May 7, 2012


Linda Lover

Inspiration is everywhere; it shows itself in color, in shape, in theme and subject and is as close as what surrounds us and as free as our imagination. I feel that what eventually inspired me to paint came from years of observation. The only difference between then and now is that I observe more carefully, more closely and much more often. There’s so much that can influence what we come to enjoy in painting.

It can be the appreciation of a particular artist, or the desire to turn a photograph into a painting. Children’s books or holiday accents can bring out the whimsical side of art and shapes and textures can push imagination even farther.
Even non-painters find themselves inspired by art through home décor, landscaping or even when buying a product. Recently the color green has attracted a lot of attention for those who are dedicated to the environment. Did you know that shape and color of a cosmetic product is given as much attention as to the product itself. Style sells. Color sells.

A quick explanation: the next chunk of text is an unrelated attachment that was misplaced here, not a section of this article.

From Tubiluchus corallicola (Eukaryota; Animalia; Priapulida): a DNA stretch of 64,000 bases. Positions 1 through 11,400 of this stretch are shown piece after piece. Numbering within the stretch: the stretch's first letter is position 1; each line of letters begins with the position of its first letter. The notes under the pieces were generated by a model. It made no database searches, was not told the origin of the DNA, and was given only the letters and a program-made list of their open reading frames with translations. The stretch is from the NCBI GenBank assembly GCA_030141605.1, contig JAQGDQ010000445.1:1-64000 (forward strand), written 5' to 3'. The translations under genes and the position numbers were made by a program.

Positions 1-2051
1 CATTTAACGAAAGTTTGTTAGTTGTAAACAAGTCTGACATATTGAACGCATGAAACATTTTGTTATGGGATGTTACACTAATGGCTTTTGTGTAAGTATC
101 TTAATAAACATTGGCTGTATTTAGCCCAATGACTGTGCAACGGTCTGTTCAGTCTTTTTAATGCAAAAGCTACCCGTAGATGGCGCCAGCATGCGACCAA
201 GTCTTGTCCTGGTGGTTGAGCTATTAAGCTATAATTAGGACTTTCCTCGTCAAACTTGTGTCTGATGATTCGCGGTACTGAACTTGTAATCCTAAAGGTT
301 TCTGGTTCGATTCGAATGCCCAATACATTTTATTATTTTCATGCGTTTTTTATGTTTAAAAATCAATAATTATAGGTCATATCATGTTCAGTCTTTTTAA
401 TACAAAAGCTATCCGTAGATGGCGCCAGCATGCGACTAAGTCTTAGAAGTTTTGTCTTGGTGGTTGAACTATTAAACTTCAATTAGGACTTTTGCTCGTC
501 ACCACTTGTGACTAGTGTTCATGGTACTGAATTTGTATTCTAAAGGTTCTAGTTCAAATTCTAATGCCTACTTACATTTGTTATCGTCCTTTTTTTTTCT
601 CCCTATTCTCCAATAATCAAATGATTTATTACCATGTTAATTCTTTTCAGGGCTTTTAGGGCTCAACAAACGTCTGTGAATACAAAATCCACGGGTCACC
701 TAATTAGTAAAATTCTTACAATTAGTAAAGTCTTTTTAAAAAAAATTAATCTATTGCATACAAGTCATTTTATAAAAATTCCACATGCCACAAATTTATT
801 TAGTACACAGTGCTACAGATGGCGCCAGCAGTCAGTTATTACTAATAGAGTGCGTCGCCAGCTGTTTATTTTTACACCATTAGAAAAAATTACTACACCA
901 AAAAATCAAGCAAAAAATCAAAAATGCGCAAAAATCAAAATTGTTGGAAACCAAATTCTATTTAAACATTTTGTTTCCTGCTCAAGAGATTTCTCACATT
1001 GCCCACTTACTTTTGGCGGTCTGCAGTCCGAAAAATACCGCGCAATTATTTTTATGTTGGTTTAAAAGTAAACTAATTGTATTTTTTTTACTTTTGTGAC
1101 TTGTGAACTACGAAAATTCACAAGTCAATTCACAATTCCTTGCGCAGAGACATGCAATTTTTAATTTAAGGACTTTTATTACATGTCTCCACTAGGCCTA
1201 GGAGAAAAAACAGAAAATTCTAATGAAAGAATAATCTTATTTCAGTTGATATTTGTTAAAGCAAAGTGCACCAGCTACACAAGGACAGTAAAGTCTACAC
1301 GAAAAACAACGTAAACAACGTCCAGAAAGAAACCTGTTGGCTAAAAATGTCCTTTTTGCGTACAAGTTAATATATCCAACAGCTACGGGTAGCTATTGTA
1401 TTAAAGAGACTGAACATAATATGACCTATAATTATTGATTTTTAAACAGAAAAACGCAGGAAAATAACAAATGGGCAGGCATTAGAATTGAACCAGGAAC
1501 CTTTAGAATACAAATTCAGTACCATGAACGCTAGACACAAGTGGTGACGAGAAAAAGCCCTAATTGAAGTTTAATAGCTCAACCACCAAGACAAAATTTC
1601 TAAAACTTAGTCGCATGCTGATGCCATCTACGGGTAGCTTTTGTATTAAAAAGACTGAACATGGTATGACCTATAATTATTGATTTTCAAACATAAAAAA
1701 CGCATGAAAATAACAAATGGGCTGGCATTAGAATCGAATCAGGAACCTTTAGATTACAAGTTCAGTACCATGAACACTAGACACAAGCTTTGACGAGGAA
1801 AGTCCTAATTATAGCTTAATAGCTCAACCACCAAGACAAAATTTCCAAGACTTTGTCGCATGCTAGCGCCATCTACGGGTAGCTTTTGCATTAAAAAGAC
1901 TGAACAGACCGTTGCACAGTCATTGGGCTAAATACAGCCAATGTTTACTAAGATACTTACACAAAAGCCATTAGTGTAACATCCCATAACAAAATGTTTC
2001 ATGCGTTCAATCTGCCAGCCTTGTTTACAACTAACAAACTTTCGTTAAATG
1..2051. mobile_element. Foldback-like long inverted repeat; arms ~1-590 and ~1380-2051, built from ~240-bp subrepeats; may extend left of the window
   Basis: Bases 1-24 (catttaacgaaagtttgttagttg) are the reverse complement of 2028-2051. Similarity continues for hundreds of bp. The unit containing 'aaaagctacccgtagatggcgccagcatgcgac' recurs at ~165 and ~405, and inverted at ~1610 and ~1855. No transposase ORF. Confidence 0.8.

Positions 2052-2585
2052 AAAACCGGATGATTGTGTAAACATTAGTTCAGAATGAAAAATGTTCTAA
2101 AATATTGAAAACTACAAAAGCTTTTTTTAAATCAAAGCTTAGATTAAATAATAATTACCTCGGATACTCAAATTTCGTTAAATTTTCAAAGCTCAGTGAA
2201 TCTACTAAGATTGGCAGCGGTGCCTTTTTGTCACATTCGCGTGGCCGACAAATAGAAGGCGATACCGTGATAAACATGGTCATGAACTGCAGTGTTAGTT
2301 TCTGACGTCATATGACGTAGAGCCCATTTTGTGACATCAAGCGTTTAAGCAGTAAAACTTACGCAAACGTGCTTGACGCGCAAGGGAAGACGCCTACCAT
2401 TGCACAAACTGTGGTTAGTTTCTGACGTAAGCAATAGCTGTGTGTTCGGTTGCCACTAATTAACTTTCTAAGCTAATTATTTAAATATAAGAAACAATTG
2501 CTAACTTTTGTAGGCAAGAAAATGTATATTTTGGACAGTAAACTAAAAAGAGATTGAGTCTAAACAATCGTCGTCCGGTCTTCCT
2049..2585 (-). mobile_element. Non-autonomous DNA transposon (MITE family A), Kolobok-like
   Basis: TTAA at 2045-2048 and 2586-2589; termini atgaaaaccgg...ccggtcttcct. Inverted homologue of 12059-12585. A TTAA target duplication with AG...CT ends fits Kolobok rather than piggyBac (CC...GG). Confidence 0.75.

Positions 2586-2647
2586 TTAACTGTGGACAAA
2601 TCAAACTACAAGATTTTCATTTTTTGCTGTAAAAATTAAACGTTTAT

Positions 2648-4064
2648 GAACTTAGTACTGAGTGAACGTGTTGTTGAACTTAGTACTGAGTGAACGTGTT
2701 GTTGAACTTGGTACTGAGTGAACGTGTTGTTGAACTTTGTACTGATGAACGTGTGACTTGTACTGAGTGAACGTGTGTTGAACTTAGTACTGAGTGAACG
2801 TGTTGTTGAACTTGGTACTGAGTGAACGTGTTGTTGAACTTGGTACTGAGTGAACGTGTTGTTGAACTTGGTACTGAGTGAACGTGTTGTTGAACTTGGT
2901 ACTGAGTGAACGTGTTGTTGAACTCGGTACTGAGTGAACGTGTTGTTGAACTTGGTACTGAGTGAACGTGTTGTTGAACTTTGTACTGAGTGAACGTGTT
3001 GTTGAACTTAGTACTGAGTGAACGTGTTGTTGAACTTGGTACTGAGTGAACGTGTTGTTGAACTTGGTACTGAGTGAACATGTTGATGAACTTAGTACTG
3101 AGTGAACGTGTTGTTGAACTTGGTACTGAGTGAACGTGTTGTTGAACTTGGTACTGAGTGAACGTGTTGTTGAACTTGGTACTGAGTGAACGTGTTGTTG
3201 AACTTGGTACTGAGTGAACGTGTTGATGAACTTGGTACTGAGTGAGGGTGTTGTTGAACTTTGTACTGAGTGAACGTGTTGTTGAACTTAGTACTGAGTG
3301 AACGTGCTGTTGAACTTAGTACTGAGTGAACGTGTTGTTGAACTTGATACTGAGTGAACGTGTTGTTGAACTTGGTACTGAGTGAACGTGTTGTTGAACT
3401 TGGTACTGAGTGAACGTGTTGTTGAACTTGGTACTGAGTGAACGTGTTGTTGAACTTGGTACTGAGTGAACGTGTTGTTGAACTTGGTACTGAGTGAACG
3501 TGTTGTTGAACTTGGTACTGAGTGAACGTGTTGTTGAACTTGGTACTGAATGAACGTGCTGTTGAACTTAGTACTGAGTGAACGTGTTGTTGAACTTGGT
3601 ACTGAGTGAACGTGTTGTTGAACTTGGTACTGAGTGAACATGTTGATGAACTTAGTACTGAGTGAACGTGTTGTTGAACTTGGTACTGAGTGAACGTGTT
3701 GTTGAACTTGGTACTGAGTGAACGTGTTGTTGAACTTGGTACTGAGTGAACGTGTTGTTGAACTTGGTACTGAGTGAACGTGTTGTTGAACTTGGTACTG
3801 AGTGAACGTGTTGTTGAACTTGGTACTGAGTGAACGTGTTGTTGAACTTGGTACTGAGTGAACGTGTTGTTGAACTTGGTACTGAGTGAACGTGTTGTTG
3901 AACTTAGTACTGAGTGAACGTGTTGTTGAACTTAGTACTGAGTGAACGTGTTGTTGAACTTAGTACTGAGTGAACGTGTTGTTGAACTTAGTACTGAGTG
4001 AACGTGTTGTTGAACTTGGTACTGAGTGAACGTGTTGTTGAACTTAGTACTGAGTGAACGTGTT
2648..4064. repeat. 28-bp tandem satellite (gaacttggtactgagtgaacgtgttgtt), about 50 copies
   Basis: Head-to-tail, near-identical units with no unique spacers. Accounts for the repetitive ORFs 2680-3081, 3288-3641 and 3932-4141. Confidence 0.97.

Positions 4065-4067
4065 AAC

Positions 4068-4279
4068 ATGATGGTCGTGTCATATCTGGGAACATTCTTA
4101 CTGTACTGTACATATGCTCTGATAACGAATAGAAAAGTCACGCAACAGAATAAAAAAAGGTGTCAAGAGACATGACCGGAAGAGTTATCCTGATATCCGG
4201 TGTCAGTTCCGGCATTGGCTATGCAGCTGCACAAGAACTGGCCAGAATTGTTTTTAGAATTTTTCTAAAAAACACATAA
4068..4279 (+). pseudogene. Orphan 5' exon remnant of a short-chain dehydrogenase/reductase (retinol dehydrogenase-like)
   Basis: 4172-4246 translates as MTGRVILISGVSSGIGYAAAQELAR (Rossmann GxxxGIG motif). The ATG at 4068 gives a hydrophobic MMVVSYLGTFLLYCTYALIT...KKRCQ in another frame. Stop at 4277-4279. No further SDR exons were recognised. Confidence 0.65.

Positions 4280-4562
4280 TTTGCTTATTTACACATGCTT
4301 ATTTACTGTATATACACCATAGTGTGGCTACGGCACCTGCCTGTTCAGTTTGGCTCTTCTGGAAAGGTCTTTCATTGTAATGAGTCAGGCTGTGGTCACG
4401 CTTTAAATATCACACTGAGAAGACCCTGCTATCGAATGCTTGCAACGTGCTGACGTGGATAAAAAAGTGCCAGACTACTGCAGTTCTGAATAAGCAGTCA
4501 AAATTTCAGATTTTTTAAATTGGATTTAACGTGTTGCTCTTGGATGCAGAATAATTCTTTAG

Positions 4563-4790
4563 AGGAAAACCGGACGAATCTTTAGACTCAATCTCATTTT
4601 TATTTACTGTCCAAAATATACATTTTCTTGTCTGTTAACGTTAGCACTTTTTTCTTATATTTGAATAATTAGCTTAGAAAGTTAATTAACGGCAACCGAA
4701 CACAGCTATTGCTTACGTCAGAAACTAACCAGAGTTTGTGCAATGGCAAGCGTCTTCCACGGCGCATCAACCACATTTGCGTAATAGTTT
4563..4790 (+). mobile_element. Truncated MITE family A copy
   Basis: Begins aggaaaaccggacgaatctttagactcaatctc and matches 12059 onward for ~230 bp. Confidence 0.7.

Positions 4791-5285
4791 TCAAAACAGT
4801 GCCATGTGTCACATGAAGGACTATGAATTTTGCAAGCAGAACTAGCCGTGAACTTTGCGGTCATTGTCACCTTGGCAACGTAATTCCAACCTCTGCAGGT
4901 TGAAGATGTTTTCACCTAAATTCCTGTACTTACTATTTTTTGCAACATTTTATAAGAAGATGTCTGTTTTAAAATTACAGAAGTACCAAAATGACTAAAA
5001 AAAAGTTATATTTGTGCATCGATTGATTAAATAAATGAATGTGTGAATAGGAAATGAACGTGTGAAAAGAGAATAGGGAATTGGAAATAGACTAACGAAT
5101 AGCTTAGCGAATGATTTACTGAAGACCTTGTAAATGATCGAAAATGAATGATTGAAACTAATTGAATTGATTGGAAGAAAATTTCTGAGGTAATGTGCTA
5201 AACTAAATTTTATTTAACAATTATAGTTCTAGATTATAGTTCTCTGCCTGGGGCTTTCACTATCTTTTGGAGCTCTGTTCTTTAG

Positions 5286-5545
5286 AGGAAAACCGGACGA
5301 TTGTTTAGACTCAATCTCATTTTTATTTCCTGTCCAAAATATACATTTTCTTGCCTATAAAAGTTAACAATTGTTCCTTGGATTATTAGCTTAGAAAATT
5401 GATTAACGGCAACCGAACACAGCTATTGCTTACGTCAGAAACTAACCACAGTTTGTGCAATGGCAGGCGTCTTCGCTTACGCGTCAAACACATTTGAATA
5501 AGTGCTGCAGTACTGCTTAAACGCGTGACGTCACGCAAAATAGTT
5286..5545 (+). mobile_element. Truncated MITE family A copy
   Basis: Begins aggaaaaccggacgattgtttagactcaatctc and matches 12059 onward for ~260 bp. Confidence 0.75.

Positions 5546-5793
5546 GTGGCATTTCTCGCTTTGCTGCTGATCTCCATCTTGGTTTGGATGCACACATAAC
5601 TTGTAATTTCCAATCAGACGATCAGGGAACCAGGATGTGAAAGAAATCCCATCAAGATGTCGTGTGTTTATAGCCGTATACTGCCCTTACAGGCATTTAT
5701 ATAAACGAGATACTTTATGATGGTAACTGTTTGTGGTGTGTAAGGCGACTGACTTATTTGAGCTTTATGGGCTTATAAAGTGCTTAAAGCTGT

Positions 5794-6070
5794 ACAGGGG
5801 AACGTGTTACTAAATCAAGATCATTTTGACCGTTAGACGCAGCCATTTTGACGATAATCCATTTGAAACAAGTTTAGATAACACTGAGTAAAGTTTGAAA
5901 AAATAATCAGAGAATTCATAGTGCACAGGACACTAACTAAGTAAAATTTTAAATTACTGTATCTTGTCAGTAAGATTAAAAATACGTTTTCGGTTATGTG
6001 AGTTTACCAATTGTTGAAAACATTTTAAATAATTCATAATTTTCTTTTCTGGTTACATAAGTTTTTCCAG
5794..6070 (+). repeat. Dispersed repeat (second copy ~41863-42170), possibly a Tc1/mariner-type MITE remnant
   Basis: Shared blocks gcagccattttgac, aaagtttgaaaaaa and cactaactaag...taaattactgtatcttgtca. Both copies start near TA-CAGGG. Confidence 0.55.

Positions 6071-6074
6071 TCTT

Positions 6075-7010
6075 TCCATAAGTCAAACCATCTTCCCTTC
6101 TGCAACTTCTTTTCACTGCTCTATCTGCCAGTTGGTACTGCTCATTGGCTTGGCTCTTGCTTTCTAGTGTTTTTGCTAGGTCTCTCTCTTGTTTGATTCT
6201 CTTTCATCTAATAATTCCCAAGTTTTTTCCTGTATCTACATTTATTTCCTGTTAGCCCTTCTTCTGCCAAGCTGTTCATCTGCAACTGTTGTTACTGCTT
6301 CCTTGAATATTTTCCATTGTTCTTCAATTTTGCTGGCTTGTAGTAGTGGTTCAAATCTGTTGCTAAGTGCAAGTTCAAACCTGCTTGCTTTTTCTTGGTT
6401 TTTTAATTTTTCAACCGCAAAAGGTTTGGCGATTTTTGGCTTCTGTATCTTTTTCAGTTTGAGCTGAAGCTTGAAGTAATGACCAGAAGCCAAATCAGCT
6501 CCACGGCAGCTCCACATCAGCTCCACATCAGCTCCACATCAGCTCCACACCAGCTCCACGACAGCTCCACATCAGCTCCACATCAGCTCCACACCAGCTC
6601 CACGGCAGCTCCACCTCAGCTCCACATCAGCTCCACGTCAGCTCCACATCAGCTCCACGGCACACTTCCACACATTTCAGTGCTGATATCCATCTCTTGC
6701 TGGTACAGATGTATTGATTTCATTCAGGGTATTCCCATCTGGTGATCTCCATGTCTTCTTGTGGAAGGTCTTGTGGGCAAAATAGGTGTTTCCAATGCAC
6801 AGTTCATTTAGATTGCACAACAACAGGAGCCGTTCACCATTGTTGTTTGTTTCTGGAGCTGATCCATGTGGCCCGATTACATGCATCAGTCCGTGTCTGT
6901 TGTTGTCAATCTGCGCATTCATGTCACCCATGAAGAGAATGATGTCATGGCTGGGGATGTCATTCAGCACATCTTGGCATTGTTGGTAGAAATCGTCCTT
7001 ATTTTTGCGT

When painting a room, often much thought is given to color. Will it be subtle and relaxing or vibrant and exciting? Consideration is given to furniture and accents so that they all work together in a particular scheme, even eclectic is a decorating theme. My mother-in-law, who was not a fashion maven, once told me that every room should have a touch of red in it, even if it’s very small. I was watching “Fairly Legal” the other night and noticed the conference room table had a long narrow tray of red apples displayed. My first thought was “that’s so simple and a very appealing accent”. My second thought was “apparently someone was inspired by the same decorative advice as my mother-in-law.”